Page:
18. Delve into the creation of Stuart Little at the Little Theater, Examiner.com
    Our director for Little Book had his adaptation of Virginia Woolf’s Between the Acts given a staged reading by Book-It, so he’s our strong connection. Our work is not as full of third person narration as Book-It, nor do we focus exclusively on adapting
  19. The Origin of the (Book as a) Work of Art, New York Observer
    The inspiration for the series was described as “the early works of Virginia Woolf’s Hogarth Press, The Yellow Book magazine, and the early days of The New Yorker.” A suitably nostalgized party therefore had to be thrown to celebrate the book,
  20. Patti Smith Previews Photographs at Robert Miller Gallery, New York Observer
    On the walls were images of Robert Mapplethorpe’s slippers, the river Ouse where Virginia Woolf took her life, the grave of Susan Sontag, a life mask of William Blake. Ms. Smith paced quickly around the room, sometimes making eye contact,
  21. Prague Summer Program, Prague Post
    citing Ema Katrovas’ recital of songs inspired by the literature of James Joyce and Virginia Woolf, among others, and Miloš Čuřík’s lecture on Czech alternative music during the normalization period as highlights of this year’s program.
  22. Unique look at artists’ homes, yourhome.ca
    But Vanessa Bell’s house — of the Bloomsbury Group and sister to Virginia Woolf
    is so chaotic as to be endearing. You can picture her running after a child one moment and picking up a paintbrush the next. Each home entry provides a biography of the
  23. Katie Mitchell: I try to write about real people in real time in real places, Metro
    Sometimes it can reap rewards – as with her brilliant Iphigenia At Aulis, which luminously betrayed a microscopic attention to psychological detail – or her free, revelatory, mixed-media adaptation of Virginia Woolf’s The Waves.
  24. In the age of Simpsons PhDs, enough with the cultural snobbery, Globe and Mail
    taste – categories of culture, with poetry at one end and pornography at the other – and stops with an embarrassed pleasure on the uneasy middle, the undefinable category that has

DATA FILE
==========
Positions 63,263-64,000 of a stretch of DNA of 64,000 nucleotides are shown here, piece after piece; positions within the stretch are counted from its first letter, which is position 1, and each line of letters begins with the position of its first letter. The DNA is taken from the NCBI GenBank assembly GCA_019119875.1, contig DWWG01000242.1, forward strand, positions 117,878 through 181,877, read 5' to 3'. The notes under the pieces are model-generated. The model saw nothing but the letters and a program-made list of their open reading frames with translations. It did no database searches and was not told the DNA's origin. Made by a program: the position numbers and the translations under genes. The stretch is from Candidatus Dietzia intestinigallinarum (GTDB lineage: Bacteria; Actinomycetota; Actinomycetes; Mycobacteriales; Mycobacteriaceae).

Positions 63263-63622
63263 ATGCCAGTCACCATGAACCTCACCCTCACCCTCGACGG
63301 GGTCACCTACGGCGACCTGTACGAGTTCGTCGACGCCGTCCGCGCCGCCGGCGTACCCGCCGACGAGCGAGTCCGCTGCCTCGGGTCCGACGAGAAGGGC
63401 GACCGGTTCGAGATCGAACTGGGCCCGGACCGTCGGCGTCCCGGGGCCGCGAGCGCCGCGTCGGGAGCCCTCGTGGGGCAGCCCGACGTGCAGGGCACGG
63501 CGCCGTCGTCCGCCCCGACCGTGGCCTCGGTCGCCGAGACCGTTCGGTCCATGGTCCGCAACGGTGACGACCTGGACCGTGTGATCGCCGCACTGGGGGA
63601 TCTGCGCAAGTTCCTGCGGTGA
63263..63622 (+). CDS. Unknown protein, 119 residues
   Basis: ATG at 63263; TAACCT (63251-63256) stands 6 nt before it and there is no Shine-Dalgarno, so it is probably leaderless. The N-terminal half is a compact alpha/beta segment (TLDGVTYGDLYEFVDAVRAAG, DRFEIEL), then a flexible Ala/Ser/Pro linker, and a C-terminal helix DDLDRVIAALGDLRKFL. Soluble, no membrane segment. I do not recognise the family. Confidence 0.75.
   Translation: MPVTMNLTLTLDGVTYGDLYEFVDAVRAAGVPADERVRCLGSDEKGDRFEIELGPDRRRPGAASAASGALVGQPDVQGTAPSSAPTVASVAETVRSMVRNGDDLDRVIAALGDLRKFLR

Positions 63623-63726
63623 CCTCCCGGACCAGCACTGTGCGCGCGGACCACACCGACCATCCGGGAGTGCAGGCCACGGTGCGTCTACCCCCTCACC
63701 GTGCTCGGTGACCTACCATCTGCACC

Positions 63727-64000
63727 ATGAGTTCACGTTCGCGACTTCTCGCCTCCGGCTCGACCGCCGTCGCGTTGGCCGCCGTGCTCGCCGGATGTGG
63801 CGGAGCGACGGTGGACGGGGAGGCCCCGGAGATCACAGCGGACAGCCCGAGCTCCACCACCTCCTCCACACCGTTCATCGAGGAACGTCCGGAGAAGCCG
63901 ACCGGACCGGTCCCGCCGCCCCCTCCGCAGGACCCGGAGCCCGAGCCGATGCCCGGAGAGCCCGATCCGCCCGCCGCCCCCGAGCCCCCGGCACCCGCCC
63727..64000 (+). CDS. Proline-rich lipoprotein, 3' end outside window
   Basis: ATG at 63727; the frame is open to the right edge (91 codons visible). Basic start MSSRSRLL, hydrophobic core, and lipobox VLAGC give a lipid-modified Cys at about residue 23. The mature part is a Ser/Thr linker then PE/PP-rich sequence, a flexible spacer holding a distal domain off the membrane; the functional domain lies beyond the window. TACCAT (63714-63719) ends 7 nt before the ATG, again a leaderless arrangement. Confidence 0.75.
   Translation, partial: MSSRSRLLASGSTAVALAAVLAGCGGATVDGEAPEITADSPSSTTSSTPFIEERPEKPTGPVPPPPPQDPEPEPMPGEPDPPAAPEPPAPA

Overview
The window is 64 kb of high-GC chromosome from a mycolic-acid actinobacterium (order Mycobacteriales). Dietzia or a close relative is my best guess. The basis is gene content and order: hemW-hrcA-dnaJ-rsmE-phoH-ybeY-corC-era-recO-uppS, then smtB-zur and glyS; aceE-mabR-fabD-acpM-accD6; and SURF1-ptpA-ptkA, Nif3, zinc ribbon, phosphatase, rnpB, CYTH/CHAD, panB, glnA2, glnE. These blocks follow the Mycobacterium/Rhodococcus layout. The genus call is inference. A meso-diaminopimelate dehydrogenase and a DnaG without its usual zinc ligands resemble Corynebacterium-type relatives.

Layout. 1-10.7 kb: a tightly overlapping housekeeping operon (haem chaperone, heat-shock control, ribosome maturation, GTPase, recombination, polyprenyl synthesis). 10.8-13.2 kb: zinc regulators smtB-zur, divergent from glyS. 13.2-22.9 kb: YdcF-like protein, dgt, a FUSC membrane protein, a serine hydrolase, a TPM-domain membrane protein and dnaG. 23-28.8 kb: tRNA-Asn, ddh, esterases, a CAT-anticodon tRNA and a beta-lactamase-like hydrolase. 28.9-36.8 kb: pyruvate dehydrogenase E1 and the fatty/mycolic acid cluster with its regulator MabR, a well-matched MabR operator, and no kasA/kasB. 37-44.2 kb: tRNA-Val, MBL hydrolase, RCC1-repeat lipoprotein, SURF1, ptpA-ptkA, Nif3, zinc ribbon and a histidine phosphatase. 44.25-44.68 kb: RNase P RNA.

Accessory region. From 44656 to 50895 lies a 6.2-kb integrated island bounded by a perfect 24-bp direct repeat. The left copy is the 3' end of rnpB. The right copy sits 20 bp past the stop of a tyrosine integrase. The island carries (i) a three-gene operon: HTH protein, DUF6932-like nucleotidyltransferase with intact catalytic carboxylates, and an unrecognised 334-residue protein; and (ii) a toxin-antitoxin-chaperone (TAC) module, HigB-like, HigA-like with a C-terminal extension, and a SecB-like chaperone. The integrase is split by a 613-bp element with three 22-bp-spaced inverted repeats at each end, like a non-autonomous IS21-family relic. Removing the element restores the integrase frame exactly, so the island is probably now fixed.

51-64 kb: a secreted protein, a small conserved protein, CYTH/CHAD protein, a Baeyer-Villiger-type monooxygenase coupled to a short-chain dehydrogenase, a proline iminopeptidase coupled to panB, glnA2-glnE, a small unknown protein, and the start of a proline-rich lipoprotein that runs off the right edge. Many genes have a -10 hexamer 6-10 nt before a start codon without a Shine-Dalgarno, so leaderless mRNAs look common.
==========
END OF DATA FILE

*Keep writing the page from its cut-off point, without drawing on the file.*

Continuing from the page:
been denounced by the educated since at least Virginia Woolf.
  25. Jonathan Raban: captain of seagoing literature, The Guardian (blog)
    The Godforsaken Sea, being my favourite), the sea also stands as one of literature’s most enduring and flexible metaphors, ably exploited by like of Virginia Woolf and Iris Murdoch and endlessly reached for in poetry, from Homer onwards.
  26. Frank Stanford deserves to be read: A Q&A with Matthew Henriksen, Fayetteville Flyer
    I have been working through Knut Hamsun’s novels, just finished Virginia Woolf’s Mrs. Dalloway, and just started Heinrich Boll’s The Clown. I’m reading Lydia Davis’ Collected Stories (purchased at Nightbird Books) from cover to cover with slow and
  27. Oregon hotel connects with Salinas author, The Salinas Californian
    “The new ones are JK Rowling [author of the Harry Potter series], Shakespeare, Virginia Woolf and [JRR] Tolkien [author of the “Lord of the Rings” trilogy].” Oh, yes, and Cable’s and Robles’ favorite writer.
  28. Michael Cunningham meets the Guardian book club – podcast, The Guardian
    Michael Cunningham told the Guardian book club that he initially chose to rework Mrs Dalloway in The Hours (Virginia Woolf’s working title for her own novel), because it had been the first book he ever really looked hard at. He was trying to impress a
  29. Why I’m Sometimes Tempted to Fight My New Passion–And Why I’m Embracing It , Forbes (blog)
    As Virginia Woolf noted in her Diary: “I must remember to write about my clothes next time I have an impulse to write. My love of clothes interests me profoundly: only it is not love, & what it is I must discover.” Because of the happiness project,
  30. Where Are The Biopics About Powerful American Women?, Think Progress
    Julia Child are obviously both very famous, but Erin Brockovich, Leigh Anne Tuohy, Aileen Wuronos, and Christine Collins are much more minor or transitory ones, who aren’t nearly as
    powerful or as long-lasting as English queens or Virginia Woolf.

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I marvel at well-crafted essays. Virginia Woolf was a master, of course, right up there with Montaigne, whose name is most identified with the form. Lately, though, I’ve been absorbed with the work of contemporary work, personal essays in particular. E.B. White is one of the reigning champions of the genre, but my current favorite is Anne Fadiman.

I’d read a couple of her essays in Best American Essays collections and went looking for more. I wasn’t surprised to find that she’s a Woolf enthusiast. Her first collection, Ex Libris, is subtitled Confessions of a Common Reader—the homage makes her affinity pretty clear. She loves books and in these personal essays she writes about them lovingly, intimately, humorously. My favorite is the first one, “Marrying Libraries,” in which she talks about the true test of love and commitment: after five years of marriage, she and her husband decide to merge their books and bookshelves, their “mutually quarantined Melvilles.”